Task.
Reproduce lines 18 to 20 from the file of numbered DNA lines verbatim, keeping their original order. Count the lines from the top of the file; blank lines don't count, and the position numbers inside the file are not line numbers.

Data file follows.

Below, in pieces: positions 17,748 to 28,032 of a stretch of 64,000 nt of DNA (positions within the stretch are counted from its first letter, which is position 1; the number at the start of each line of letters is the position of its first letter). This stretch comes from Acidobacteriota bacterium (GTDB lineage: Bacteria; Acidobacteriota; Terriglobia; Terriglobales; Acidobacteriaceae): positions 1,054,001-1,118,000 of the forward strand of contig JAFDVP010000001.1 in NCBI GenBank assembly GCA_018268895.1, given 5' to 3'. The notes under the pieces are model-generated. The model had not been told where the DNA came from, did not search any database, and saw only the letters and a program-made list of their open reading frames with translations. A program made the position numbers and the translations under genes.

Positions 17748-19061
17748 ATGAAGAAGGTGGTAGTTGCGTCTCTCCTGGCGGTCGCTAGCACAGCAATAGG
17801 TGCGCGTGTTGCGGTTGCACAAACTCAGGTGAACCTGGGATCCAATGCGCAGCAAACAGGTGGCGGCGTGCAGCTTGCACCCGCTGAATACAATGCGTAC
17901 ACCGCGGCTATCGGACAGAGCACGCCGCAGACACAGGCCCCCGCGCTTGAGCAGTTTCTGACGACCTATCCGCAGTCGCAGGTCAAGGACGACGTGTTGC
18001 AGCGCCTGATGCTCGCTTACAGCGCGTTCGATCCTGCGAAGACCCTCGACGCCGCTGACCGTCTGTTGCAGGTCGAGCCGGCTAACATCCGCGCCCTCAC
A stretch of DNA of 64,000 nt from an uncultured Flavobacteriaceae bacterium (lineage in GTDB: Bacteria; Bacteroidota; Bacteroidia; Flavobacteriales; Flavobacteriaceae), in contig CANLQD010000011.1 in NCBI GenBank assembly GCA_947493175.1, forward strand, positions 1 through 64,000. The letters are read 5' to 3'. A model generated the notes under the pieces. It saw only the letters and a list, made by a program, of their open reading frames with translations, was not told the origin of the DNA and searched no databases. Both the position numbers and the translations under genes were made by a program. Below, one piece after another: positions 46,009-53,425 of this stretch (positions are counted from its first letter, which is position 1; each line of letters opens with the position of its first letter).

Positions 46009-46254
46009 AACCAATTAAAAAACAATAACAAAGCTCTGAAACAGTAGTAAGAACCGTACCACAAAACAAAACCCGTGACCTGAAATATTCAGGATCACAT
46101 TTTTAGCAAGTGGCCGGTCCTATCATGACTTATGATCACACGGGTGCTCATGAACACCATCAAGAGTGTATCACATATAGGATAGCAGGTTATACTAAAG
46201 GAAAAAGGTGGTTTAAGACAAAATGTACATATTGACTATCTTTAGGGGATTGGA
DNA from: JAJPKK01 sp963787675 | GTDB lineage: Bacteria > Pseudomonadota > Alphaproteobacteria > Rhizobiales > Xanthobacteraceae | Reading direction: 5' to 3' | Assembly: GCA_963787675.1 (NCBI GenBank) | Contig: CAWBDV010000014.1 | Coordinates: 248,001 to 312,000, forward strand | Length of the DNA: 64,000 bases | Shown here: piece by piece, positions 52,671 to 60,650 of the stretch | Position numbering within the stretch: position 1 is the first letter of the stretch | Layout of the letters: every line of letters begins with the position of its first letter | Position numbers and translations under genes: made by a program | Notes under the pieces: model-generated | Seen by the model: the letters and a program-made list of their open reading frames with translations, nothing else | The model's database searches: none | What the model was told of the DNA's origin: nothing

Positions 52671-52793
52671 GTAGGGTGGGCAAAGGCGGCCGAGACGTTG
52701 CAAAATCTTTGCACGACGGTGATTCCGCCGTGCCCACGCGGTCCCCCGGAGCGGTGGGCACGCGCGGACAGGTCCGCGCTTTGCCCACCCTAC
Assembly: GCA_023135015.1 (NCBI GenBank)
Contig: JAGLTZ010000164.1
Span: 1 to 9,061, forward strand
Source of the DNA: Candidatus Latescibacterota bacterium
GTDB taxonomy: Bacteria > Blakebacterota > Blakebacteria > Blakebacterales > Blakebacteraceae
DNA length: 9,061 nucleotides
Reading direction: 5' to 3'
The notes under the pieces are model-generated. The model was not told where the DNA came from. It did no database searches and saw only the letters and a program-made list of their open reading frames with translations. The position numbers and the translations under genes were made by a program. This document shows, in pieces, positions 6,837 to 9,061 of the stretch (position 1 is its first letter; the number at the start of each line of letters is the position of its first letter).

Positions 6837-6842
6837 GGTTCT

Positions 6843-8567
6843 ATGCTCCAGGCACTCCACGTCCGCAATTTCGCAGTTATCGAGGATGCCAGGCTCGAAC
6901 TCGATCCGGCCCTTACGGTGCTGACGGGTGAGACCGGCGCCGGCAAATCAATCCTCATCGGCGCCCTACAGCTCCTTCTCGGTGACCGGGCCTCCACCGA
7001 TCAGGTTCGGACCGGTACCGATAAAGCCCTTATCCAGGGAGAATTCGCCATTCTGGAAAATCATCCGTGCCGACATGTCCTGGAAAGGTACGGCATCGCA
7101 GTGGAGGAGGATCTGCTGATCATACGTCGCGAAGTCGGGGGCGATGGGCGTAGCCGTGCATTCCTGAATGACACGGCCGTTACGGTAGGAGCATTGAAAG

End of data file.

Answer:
Span: 1 to 9,061, forward strand
Source of the DNA: Candidatus Latescibacterota bacterium
GTDB taxonomy: Bacteria > Blakebacterota > Blakebacteria > Blakebacterales > Blakebacteraceae